Skip to main contentCambridge University Reporter

No 6175

Wednesday 20 January 2010

Vol cxl No 16

pp. 485–496

Events, courses, etc.

Announcement of lectures, seminars, etc.

The following lectures, seminars, etc. will be open to members of the University and others who are interested:

Centre for Research in the Arts, Social Sciences, and Humanities (CRASSH). Epistemology, ontology, what’s that got to do work, medicine, nursing?* This event is organized by the Health and Welfare Research Group, CRASSH. It will take place on Thursday, 21 January, from 5 p.m. to 7 p.m., at the Centre for Research in the Arts, Social Sciences, and Humanities, 17 Mill Lane.

Health and social work professionals work at the frontiers of knowledge in health and welfare and yet their professional training programmes do not always dedicate time to questions of epistemology and ontology. What impact does this have on their ability to deliver good care?

This seminar event will include presentations by the following speakers, followed by a roundtable discussion:

Dr Cathy Aymer (Social Worker/Senior Lecturer), School of Health Sciences and Social Care, Brunel University

Professor Toyin Okitikpi, Visiting Professor in Social Work, University of Bedfordshire

Dr Elizabeth Fistein (Psychiatrist/Ethics and Law Teaching Coordinator), School of Clinical Medicine, University of Cambridge

Faculty staff, students, clinicians/practitioners, and anyone else keen to discuss these ideas in an academic environment are welcome. For more information contact Rachel Hughes (tel. 07507 278055, email

*The title of the seminar is based on Dr Aymer and Professor Okitikpi’s paper in Social Work Education, which is available at (from within the Cambridge network) or from the event organizer. You do not need to have read the article to attend the event.

Chemical Engineering and Biotechnology. The following seminars will take place during the Lent Term. All seminars take place on Wednesdays, in Lecture Theatre 1 (LT1), from 3.30 to 4.30 p.m. Tea and cakes are offered from 3.15 to 3.30 p.m. outside LT1. All are welcome.

27 JanuaryFrom well-defined macromonomers to sterically-stabilised latexes to Pickering emulsions to colloidosomes: exerting control over multiple length scales, by Professor Steve Armes, Department of Chemistry, University of Sheffield

3 FebruaryColloidal flying carpets, by Dr Erika Eiser, Cavendish Laboratory, University of Cambridge

10 FebruaryThe proteome: what is happening at the ‘business end’ of a cell?, by Professor Phillip Wright, Department of Chemical Engineering, University of Sheffield

17 FebruaryDr Stuart Clarke, Department of Chemistry, University of Cambridge (title to be announced)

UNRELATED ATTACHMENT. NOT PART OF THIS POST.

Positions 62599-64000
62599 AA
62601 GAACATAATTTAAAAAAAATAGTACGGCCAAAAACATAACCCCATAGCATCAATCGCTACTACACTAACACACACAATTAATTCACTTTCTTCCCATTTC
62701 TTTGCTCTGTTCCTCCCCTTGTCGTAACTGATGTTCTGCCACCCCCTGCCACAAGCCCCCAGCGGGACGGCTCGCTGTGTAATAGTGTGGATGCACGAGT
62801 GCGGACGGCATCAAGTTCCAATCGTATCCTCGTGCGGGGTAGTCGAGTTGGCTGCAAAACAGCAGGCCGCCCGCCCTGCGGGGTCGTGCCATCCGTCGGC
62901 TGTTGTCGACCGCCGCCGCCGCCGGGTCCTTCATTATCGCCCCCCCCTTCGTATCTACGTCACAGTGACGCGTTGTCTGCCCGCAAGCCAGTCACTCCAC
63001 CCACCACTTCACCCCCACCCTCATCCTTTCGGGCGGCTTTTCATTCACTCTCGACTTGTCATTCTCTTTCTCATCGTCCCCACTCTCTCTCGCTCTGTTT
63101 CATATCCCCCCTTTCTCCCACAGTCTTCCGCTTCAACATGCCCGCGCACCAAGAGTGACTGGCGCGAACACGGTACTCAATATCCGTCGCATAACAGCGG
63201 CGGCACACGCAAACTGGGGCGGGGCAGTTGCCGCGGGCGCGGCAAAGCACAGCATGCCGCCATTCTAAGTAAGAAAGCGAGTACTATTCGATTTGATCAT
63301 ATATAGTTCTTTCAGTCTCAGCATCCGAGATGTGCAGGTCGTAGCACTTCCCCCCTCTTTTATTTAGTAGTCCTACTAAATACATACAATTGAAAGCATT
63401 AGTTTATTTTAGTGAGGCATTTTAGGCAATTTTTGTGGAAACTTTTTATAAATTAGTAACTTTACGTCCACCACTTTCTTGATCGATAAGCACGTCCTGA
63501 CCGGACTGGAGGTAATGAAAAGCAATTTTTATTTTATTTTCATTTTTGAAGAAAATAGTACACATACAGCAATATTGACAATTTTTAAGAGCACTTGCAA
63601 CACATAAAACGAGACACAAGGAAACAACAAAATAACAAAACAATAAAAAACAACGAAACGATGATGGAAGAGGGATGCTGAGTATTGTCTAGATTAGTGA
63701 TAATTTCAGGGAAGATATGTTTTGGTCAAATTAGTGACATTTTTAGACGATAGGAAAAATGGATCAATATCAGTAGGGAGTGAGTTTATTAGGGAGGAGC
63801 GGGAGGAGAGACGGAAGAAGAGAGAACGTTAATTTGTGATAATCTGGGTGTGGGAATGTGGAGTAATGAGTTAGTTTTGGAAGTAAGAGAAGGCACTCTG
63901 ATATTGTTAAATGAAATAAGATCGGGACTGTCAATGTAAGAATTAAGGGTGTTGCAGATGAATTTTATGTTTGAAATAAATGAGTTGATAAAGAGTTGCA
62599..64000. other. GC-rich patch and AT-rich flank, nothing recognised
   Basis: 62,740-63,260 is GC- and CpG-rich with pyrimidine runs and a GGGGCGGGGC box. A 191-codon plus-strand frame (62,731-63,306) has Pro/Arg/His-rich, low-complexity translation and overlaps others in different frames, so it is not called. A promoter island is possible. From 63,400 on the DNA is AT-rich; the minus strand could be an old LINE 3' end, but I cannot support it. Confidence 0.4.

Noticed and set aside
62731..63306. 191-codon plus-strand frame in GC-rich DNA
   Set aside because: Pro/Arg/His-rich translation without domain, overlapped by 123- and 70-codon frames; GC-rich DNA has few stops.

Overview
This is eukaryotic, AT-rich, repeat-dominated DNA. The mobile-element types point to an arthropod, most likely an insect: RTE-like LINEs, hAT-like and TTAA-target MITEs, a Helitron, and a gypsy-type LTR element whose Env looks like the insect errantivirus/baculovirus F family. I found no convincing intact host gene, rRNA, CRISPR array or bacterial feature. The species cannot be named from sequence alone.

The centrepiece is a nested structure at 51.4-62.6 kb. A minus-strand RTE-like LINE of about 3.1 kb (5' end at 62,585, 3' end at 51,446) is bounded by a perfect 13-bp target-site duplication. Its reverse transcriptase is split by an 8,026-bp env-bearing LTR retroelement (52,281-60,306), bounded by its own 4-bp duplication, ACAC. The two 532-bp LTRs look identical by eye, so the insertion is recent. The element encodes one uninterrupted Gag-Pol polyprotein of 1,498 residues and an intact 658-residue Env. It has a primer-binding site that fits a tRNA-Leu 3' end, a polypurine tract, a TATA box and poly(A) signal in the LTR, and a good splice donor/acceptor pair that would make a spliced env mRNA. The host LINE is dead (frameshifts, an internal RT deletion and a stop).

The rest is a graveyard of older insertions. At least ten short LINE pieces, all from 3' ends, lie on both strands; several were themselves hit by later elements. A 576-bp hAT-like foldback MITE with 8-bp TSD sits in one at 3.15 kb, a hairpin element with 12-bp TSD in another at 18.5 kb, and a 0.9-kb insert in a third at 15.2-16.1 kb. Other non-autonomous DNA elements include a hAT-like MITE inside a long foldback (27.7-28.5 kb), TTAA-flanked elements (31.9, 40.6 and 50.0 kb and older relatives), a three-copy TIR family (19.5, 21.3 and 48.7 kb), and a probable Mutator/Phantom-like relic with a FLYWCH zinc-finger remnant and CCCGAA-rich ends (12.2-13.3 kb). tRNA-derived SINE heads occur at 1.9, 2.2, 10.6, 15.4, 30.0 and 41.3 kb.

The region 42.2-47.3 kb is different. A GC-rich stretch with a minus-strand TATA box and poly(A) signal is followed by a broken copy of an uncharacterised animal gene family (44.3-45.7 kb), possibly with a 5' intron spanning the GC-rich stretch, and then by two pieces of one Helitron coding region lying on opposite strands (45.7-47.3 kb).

24 FebruaryTrade-offs between model accuracy and numerical complexity: example of a 3D interactive real time fluid catalytic cracking unit simulation on a PC, by Professor Florian De Vuyst, Ecole Centrale, Paris

3 MarchProfessor Geoff Maitland, Department of Chemical Engineering, Imperial College (title to be announced)

Criminology. Dr Antje du Bois-Pedain, University Lecturer, Faculty of Law, will give a public seminar entitled Paternalism and consent: three weaknesses in Feinberg’s analysis of two-party interactions, at 5.30 p.m., on Thursday, 28 January 2010, in Seminar Room B3, Institute of Criminology, Sidgwick Avenue.

Divinity. Henry Martyn Centre Lent Term Seminars 2010. The following seminar will take place on Wednesday, 27 January, at 4 p.m., at Westminster College: Edinburgh 1910 and Edinburgh 2010: different theological worldviews, by Dr Kirsteen Kim, Leeds Trinity and All Saints. For further information, contact Polly Keen, Administrator (tel. 01223 741088, email

Engineering. Engineering Department Dynamics and Vibration Department Tea Time Talks. The following talks will take place during the Lent Term. Refreshments are available in Oatley Meeting Room 2 (second floor) from 3.30 p.m., with the talks in Oatley Meeting Room 1 from 4 p.m.

22 January (1 of 2)Incorporating geometric features in the PiP model for subway induced vibrations, by Mr Maarten Beckers, Department of Engineering Visitor

22 January (2 of 2)Inclined layers the quick way, by Mr Simon Jones, Department of Engineering

29 January (1 of 2)The vibration response of piled foundations to inertial and underground-railway-induced-loadings, by Mr Pieter Coulier, Department of Engineering Visitor

29 January (2 of 2)Vibration of piled foundations – a fast running model, by Mrs Kirsty Kuo, Department of Engineering

19 FebruaryPredicting internal shocks in vibrating structures, by Mr Kiran Vijayan, Department of Engineering

26 FebruaryThe remarkable accuracy of the Trinity clock, by Dr Hugh Hunt, Department of Engineering

5 MarchSustainable action on vehicle energy, by Dr Peter Jones and Dr Caizhen Cheng, University of Warwick

12 MarchOn the stability and control of unicycles, by Professor Robin Sharp, University of Surrey